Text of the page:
Diversity in tech and the rising demand for talent in cloud computing

Diversity in tech and the rising demand for talent in cloud computing

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With the technology industry being extremely broad — and only growing — it can be difficult to know exactly which field to enter for those looking to start a career in tech.

Being able to narrow down possible career fields vastly improves a person’s chance of acquiring a tech job, and one of these fields, cloud computing, is filled with job openings and boundless career progression potential, according to Kesha Williams (pictured), program director for Amazon Web Services Inc. cloud residency at Slalom LLC.

“I recommend for people just getting started in tech to really consider the cloud,” she said. “There is a huge demand for cloud engineers and people that are cloud-literate and not enough people to fill that demand. If you’re looking to start a career in the cloud, I always recommend starting with learning the foundations, so going after your AWS Certified Cloud Practitioner exam is a great start.”

Williams spoke with theCUBE industry analyst Lisa Martin for the “Special Program Series: Women of the Cloud,” during an exclusive broadcast on theCUBE, SiliconANGLE Media’s livestreaming studio. They discussed diversity in the tech industry and the rising demand for talent in cloud computing. (* Disclosure below.)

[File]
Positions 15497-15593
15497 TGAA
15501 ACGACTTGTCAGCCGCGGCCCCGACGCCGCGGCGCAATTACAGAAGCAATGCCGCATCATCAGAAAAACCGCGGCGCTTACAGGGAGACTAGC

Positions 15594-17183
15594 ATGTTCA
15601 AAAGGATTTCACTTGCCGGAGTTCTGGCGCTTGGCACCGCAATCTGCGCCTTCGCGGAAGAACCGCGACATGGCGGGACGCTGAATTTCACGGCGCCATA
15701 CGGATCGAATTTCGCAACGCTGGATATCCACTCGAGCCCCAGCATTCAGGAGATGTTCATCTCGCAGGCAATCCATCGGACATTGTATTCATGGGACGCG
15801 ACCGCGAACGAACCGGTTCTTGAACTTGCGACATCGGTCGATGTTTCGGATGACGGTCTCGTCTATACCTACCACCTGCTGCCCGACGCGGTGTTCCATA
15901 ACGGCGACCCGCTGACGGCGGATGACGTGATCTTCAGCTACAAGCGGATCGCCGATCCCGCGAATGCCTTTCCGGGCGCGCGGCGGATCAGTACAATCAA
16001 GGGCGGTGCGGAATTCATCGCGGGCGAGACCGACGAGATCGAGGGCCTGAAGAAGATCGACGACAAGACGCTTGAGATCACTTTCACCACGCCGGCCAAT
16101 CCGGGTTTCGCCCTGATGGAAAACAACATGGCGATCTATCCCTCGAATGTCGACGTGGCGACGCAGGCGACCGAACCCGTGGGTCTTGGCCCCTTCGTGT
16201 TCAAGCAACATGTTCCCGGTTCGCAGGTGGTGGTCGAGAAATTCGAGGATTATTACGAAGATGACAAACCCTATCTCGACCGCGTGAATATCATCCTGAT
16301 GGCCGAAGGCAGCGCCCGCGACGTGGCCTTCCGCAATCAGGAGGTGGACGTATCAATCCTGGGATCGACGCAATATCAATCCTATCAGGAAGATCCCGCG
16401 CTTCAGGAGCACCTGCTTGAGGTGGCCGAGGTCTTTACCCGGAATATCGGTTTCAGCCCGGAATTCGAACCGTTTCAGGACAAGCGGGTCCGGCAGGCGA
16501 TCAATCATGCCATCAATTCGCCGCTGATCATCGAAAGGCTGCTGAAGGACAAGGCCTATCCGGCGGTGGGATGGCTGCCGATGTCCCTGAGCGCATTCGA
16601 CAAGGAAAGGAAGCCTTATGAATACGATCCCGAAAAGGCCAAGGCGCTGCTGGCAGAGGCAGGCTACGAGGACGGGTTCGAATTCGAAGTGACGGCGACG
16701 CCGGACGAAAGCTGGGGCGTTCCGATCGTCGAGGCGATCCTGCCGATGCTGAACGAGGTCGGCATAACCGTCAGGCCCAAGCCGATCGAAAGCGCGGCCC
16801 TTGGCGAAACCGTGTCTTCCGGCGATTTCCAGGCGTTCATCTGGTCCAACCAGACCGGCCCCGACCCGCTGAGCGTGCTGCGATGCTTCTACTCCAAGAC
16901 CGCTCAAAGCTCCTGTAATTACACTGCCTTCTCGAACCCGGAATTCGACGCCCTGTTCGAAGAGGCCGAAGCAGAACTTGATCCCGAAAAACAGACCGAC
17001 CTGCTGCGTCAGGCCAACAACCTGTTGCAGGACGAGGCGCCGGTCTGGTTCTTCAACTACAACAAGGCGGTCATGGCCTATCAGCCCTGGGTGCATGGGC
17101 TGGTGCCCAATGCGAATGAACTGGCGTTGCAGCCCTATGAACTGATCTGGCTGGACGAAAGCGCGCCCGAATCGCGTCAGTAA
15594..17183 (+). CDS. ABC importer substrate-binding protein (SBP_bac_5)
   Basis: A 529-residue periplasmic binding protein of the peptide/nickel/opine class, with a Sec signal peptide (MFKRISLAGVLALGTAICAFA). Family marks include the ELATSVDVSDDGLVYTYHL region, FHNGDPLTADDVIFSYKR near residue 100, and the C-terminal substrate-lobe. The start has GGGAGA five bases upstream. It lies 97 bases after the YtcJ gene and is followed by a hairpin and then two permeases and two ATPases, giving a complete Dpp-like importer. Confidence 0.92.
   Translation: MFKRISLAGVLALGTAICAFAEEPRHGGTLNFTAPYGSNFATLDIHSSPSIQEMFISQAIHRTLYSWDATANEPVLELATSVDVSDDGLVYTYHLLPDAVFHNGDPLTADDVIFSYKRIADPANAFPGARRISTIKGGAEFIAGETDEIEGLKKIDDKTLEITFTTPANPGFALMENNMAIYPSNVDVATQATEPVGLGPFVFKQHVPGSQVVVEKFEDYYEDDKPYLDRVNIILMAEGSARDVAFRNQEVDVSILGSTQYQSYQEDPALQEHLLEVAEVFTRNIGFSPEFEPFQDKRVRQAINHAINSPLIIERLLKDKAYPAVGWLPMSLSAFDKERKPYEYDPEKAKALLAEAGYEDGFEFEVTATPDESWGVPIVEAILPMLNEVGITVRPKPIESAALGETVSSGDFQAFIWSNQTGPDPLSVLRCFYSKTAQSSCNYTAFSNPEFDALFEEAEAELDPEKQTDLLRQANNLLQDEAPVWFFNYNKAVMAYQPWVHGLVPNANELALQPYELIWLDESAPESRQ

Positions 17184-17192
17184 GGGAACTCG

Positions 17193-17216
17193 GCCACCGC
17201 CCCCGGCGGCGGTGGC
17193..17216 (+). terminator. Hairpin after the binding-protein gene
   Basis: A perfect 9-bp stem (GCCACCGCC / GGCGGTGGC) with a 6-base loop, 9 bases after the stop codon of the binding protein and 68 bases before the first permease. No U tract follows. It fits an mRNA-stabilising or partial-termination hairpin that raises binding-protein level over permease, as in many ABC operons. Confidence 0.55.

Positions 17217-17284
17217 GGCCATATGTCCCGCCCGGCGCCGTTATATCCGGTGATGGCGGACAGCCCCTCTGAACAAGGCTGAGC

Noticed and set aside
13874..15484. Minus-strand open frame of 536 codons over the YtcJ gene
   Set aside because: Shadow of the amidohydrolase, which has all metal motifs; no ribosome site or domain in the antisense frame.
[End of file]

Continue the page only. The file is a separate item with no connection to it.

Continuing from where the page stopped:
Celebrate authenticity

The focus on diversity in tech, or the lack thereof, resulted in an influx of women and people of color being hired into tech jobs. Being hired isn’t enough, however, as it’s equally important to make sure new hires feel welcome in their new environment.

“At Slalom, we work hard to build a culture where employees can bring their authentic selves to work and be authentic and enjoy equitable opportunities in a welcoming environment that celebrates authenticity,” Williams said. “For example, our employees have access to a multitude of employee resource groups. Those types of groups, we call them ERGs, help with a sense of inclusion and a sense of belonging.”

The conversation ended with Williams and Martin discussing what’s on the horizon for the cloud. There will be a growing demand for machine learning, Williams predicted, with the use of machine learning exploding across different utilizations.

“It’s important for me to lead the team to be intentional in building cloud engineers that can quickly jumpstart their machine learning journey to help fill that demand and better serve our clients,” Williams said. “I also see my role really evolving into one that truly stays in line with the trends that we’re seeing in the tech industry and bringing those trends back and really preparing our cloud engineers to succeed. “

Here’s the complete video interview, part of SiliconANGLE’s and theCUBE’s coverage of the “Special Program Series: Women of the Cloud”:

(* Disclosure: TheCUBE is a paid media partner for the “Special Program Series: Women of the Cloud.” Neither Amazon Web Services Inc., the sponsor for theCUBE’s event coverage, nor other sponsors have editorial control over content on theCUBE or SiliconANGLE.)

Photo: SiliconANGLE

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